I know it will be hard, and I don’t care if it takes me a year to read the whole thing. I also know a lot of the vocabulary in it will be useless since I’m not planing to become a professional wizard at this point in my life. But I believe that if I can do this, I’ll get a better understanding of japanese as language, and not as a set of sounds and ideograms to mindlessly learn.

    So, my question to my 先輩 here in text-fugu is: Does this makes sense? Is this plan so absurd that it’s bound to fail? Or, is it feasible? Is an english book a good choice?

    I would be delighted to reread any of the Fuyumi Ono’s books, but the context of those doesn’t seem to help with my every day japanese. Or I could try with Nisio Isin, but his books are intended for an older audience (high school). Although for those I’d make the extra effort.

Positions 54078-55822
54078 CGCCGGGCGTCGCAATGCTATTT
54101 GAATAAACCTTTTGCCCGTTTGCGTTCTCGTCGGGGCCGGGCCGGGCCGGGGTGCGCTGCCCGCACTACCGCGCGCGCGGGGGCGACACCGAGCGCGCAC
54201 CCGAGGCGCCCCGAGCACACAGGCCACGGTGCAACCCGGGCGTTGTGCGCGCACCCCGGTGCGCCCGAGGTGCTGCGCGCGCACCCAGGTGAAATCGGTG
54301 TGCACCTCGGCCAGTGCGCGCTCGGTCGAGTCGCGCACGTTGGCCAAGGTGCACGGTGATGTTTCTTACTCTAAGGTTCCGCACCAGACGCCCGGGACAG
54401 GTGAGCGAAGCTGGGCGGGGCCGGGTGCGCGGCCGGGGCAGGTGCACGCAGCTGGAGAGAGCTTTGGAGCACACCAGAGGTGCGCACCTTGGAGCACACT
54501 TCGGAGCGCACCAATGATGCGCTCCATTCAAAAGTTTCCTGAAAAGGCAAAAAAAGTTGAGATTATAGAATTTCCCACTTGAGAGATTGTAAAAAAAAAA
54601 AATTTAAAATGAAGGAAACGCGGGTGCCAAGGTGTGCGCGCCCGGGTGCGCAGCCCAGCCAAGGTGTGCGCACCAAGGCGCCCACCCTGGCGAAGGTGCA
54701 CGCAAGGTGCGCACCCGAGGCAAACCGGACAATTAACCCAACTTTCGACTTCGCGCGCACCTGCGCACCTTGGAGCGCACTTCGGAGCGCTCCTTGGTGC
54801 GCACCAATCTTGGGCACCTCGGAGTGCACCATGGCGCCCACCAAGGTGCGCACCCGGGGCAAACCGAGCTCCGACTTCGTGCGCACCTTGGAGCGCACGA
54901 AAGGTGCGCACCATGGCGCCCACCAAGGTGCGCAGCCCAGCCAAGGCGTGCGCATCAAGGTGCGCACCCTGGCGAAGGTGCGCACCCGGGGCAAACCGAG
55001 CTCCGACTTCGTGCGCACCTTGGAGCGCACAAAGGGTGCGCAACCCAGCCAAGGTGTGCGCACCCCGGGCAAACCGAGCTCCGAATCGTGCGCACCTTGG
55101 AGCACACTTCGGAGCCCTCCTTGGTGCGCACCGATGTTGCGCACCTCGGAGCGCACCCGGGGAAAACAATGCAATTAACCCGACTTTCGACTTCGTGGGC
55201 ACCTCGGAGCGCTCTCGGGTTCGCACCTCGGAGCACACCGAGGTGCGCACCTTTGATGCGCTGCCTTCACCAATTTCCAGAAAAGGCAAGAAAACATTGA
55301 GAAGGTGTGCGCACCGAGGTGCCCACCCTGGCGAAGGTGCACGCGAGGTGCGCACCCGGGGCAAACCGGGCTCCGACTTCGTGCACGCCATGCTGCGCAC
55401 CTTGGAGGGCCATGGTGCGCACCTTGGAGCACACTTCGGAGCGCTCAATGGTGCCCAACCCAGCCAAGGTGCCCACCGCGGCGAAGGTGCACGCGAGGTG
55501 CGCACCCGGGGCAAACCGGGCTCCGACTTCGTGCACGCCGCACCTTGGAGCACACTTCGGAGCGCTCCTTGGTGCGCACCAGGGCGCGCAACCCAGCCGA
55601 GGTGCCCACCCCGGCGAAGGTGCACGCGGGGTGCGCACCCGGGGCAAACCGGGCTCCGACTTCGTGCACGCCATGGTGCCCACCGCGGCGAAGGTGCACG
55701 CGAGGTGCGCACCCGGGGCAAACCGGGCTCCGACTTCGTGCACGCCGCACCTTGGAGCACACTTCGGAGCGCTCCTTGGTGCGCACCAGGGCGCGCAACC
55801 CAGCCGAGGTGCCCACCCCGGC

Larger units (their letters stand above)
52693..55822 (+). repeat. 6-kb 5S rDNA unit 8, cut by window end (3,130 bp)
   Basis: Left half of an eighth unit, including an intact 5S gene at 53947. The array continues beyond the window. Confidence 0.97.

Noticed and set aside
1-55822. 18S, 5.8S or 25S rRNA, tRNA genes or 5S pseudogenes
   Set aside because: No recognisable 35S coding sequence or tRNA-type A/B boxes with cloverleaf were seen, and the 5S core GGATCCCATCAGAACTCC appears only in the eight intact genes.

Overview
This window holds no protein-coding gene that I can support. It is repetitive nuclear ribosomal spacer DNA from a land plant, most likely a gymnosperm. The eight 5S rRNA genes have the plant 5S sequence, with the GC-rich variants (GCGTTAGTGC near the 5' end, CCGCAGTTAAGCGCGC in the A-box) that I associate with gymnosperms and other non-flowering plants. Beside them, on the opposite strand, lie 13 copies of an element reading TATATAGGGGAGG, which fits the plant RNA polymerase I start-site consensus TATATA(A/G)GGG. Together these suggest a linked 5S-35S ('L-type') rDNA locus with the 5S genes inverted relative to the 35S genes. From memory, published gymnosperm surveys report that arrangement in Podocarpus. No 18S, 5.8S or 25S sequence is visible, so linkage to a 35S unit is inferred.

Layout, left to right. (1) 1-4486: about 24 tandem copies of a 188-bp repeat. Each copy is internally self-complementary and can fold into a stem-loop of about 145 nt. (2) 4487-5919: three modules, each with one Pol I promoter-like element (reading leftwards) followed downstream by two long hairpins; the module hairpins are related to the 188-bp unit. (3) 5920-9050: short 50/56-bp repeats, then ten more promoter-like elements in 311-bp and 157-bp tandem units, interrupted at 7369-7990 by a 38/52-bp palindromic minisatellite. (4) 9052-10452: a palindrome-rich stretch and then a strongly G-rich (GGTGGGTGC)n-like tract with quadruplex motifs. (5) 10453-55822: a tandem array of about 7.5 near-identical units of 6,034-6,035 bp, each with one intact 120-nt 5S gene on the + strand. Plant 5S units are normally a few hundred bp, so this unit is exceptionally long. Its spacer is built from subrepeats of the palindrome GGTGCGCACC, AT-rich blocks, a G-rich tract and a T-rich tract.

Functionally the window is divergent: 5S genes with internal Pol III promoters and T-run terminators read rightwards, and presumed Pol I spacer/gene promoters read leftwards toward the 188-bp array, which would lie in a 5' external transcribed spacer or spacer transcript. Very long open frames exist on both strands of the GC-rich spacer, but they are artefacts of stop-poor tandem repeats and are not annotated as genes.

Please let me know of similar experiences, and your opinions.

    On the other hand, I would be in desperate need of an eReader application for this project. I have an android phone with an amazing screen, but to this day I have yet to find a decent reader that:

    Displays the text from top to bottom, right to left.
    Displays ePUB3 furigana.
    Let me select a word and search for it in either google or my dictionary.

    If anyone knows about an app with these capabilities I would be extremely grateful.



    I can’t take anymore japanese with out seeing things in action. I intend to grab a Harry Potter book with it’s original version right beside and read the whole thing. Yes? No? Why? Also, do you know an android ePub reader with furigana and nice japanese text formatting? Yes? Please let me know which. INB4 ‘Hari potter suxs LOL’. Kthxbye.

    • This topic was modified 11 years, 5 months ago by  whtlnv.


    Sounds like what Tae Kim wrote in his blog last year. Many people discussed the pros and cons. To summarise, what you are attempting to do is much more difficult.




    Thanks for the link mtb, I read the first result “Final thoughts on remembering the kanji”, and although the author refers to RTK, his insights are very valuable. In fact he did inspired me to go on with this.